The war against the gender inequality in universities across North America is being waged with a sense of renewed hope thanks to the successful efforts of women in the school of science at the Massachusetts Institute of Technology (MIT).
Earlier this year, a committee commissioned by the school's dean, Robert Birgeneau, found that women academics were the subject of unequal treatment by the university. Specific areas of unequal treatment were salaries, benefits, research grants, the allocation of laboratory space, and academic decision-making processes in departments. Following the release of the report, a number of improvements have been implemented, including increases in salaries and laboratory space for women researchers at MIT.
Professor Nancy Hopkins, whose initial complaints and subsequent efforts led to the report, is currently a speaker in high demand at universities across the United States. She explains how discrimination can be both an invidious and systemic barrier to the achievement of women academics' career goals. A number of other universities have now commissioned studies of the gender inequities in their own institutions. Among these are Harvard Medical School and UCLA.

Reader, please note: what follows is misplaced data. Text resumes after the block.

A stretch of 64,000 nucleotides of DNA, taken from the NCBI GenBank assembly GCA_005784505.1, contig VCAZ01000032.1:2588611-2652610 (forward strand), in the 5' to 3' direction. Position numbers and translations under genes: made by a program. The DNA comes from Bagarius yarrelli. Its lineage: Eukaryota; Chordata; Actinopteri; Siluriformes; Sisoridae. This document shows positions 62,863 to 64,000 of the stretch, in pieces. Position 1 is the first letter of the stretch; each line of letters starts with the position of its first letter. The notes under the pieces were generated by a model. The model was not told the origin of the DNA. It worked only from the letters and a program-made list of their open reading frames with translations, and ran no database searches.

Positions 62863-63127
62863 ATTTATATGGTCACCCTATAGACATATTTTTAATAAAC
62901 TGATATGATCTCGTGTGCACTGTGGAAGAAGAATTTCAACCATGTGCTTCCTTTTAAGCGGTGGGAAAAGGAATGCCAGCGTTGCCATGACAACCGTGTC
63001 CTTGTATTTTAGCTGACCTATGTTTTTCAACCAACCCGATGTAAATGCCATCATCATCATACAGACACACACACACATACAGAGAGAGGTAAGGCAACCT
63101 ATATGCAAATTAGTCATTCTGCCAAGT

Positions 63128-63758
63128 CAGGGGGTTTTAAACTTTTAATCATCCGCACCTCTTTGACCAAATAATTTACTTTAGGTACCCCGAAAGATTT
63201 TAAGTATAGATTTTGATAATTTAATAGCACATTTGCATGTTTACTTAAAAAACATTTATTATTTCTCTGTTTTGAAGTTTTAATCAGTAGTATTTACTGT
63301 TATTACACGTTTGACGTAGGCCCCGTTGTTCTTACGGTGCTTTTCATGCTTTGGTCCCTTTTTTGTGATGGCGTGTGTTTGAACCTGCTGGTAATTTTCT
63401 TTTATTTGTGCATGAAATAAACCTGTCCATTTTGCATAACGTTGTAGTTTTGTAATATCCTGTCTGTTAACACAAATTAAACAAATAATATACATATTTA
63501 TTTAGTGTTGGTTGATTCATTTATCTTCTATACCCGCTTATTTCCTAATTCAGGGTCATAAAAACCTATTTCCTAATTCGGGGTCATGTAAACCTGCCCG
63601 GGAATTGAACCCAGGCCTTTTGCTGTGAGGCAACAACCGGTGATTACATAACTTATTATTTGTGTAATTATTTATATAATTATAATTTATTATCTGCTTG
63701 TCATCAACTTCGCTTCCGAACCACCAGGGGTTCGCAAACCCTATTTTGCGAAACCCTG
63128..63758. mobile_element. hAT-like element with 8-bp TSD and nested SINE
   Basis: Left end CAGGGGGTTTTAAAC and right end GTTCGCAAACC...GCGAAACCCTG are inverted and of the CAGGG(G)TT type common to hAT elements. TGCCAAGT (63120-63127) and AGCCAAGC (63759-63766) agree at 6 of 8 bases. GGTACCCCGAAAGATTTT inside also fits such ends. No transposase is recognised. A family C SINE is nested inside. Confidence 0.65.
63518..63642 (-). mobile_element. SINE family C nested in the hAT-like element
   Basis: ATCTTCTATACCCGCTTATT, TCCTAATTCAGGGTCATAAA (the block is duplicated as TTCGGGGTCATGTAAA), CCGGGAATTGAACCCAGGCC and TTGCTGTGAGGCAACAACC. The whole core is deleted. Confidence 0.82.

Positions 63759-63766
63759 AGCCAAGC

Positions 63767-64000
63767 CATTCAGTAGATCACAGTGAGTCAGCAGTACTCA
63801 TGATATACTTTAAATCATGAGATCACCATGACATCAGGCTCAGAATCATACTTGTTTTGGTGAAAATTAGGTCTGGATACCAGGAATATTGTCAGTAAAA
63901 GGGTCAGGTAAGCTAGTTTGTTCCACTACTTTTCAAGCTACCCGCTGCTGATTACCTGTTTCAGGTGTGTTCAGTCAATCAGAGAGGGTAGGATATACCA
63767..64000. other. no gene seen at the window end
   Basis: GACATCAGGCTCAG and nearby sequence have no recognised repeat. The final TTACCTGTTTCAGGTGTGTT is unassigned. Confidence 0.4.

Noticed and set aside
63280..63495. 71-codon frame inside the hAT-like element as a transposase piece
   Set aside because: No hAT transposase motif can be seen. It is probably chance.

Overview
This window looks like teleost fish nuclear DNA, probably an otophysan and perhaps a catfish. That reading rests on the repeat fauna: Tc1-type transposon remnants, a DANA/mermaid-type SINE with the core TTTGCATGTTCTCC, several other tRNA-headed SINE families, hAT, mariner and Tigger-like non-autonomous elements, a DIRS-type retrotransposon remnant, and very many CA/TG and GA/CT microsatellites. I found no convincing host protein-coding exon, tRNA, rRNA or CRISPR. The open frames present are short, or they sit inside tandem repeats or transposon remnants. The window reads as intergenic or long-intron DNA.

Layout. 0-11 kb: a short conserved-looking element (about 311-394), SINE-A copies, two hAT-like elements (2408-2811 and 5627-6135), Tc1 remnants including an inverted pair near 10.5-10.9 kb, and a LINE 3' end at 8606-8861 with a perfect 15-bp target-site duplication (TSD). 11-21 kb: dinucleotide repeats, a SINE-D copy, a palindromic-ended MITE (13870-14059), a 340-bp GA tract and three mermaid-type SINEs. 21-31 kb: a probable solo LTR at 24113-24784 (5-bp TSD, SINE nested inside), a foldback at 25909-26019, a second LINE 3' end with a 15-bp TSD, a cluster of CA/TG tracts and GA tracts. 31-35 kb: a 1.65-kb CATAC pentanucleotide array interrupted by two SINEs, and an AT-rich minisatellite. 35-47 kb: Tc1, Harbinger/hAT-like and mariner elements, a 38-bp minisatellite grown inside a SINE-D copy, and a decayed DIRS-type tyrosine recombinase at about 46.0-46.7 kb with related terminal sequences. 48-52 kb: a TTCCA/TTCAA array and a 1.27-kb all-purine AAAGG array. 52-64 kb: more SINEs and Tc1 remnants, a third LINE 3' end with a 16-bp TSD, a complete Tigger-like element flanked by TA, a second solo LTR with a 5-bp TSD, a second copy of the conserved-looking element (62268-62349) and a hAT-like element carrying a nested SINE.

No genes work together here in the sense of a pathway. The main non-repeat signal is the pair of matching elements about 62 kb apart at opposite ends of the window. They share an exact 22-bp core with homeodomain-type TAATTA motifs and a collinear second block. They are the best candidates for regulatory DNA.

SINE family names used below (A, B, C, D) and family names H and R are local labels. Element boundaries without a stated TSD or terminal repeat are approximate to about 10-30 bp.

Canadian women are also organizing on a number of campuses to achieve systemic changes that eliminate disparities between male and female academics in their own institutions. Although institutional recognition of discrimination has been slow in coming, activists are hopeful the climate for change may be warming up with a number of large prestigious American schools leading the way.
Birgeneau, the ex-MIT dean who took the complaints of discrimination seriously and acted to investigate them, was appointed the new president of the University of Toronto earlier this month. He will take office on July 1, 2000.